As for size, "salties" have been known to grow in excess of 20 feet in length, continuing to grow throughout their lives (although growth slows at an earlier age and does not proceed at the same pace throughout the entire life of the animal). Given that the largest known individual seems to have been about 23 feet long, a 30 foot individual may not seem entirely out of the question, but this is the sort of fuzzy rounding-up that can create fictional creatures far more immense than what would be seen in life ("If 30 feet is reasonable, why not 50, and if 50, why not 100?" etc.). The average Saltwater Crocodile, though, is closer to 17 feet in length, still formidable by anyone's standards.
While I wouldn't necessarily expect the creators of this film to be aware of such facts, Oliver Platt's character is awfully preachy about obtaining extensive knowledge about crocs. Overall, though, the cast acts as if they're more comfortable gathered around the water cooler rather than on the trail of a killer creature. The paleontologist, for example, doesn't seem to be able to correctly make a plaster cast of a footprint and our eccentric crocodile expert says that they won't attack underwater because they can't see you when submerged. How anyone made it out alive, especially given that the cast seemed predisposed to wandering about at the water's edge, is due only to the grace of the filmmakers.
A note should be made about the special effects here, as well. Stan Winston, my all-time favorite creature effects creator, was behind the crocodile in this film, and it looks pretty good. While not nearly as impressive as the dinosaurs in Jurassic Park or the aliens in ALIENS, the croc is above and beyond what one normally encounters in this caliber of cinema in its CGI or animatronic forms. Still, while Stan Winston's effects magic may provide brief respite from the horrible and annoying dialog, it does not save this film, which should have been relegated to the "Direct-to-Video" pile at best.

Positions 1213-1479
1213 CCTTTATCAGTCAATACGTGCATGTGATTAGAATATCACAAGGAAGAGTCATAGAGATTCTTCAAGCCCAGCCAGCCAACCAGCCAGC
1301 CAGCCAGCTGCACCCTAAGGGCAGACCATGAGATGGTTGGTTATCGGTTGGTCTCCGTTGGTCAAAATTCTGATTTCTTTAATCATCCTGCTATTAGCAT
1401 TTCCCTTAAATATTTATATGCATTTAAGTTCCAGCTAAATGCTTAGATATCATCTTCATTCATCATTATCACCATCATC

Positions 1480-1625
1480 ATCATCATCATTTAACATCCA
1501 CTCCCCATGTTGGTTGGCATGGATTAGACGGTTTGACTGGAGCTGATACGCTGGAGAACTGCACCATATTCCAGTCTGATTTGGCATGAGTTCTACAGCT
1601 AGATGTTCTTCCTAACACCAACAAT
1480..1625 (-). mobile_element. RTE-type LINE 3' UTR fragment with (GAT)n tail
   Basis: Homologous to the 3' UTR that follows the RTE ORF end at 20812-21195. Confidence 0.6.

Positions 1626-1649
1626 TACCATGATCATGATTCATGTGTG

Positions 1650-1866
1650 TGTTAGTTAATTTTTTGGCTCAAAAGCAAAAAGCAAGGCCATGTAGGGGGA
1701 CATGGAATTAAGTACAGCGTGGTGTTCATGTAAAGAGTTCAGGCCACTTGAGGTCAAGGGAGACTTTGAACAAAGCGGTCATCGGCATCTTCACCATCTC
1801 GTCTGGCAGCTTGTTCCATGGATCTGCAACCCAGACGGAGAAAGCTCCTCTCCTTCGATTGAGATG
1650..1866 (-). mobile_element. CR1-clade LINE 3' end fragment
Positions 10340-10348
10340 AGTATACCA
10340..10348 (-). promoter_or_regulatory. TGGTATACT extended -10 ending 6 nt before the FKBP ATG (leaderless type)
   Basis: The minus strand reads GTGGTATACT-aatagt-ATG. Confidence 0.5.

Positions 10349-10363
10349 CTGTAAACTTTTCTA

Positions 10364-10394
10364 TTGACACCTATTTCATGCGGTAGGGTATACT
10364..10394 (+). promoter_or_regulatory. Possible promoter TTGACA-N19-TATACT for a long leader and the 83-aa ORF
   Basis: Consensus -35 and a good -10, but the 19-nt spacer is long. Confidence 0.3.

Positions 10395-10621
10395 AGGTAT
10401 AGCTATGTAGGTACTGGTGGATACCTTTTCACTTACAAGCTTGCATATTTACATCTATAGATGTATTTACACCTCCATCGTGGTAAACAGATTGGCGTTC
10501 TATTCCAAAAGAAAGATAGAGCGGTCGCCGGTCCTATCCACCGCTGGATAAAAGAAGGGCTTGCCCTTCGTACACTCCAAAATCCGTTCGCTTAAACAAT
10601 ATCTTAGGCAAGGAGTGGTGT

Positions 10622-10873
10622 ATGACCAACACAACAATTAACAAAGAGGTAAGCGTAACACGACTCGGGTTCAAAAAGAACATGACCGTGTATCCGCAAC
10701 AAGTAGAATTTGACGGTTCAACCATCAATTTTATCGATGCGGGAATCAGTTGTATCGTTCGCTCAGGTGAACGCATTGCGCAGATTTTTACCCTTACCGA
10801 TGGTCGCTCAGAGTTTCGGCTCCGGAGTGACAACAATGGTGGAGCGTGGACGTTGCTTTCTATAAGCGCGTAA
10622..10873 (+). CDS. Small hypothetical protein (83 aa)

In the end, things go so awry that they work out, an attempt to capture the crocodile ending up with the beast tranquilized and trapped within the fuselage of a helicopter (you always have to have a helicopter in these movies because monsters just can't resist them), a visual epilogue during the credits showing us that it is being moved by flatbed truck to a holding tank somewhere for some reason that no one bothered to figure out. Indeed, while Bill Pullman wanted to put the creature down, he was moved by its "crocodile tears" and relented, although a smaller and more aggressive croc ended up as charred kibbles & bits (if the writers introduce heavy weaponry early in the movie you have to expect it's going to be used eventually). "Two crocodiles?" you ask. "Why is there more than one? Are they breeding?" The viewer is left with no choice but to think that there's a fertile population of Saltwater Crocodiles in the Maine lake from the last scene of Betty White throwing tidbits to hatchlings, and in turn this craptacular film has spawned its own terrible progeny. I wouldn't have believed it if I didn't check it out myself, but Lake Placid 2 (starring Cloris Leachman [?!!]) is coming out on video early next year. Somehow I get the feeling that it's not going to be an improvement over the 1st installment...
Best line in the movie;
"Is that a crime? To wish the chewing of law enforcement?"
Followed by (god help us);
For other painful movies in the pseudo-science genre, I would recommend "The Core" and that horrible movie about dragons that came our somewhere around 2003 (it had Matthew McConnaughy (?) and it was set in England, that's all I remember).
For movies you can poke fun at because they're so bad, but yet are not as painful, I recommend "The Day After Tomorrow" and "Sahara", both delightfully stupid and oh-so-easy to mock.
It's a campy creature feature, better than most, I think, in its own league. Personally, although the premise is...similar (big carnivores eating people) I prefer "Deep Blue Sea." Mostly because Janice from Sopranos gets killed in the first fifteen minutes, and GOD did I hate her character.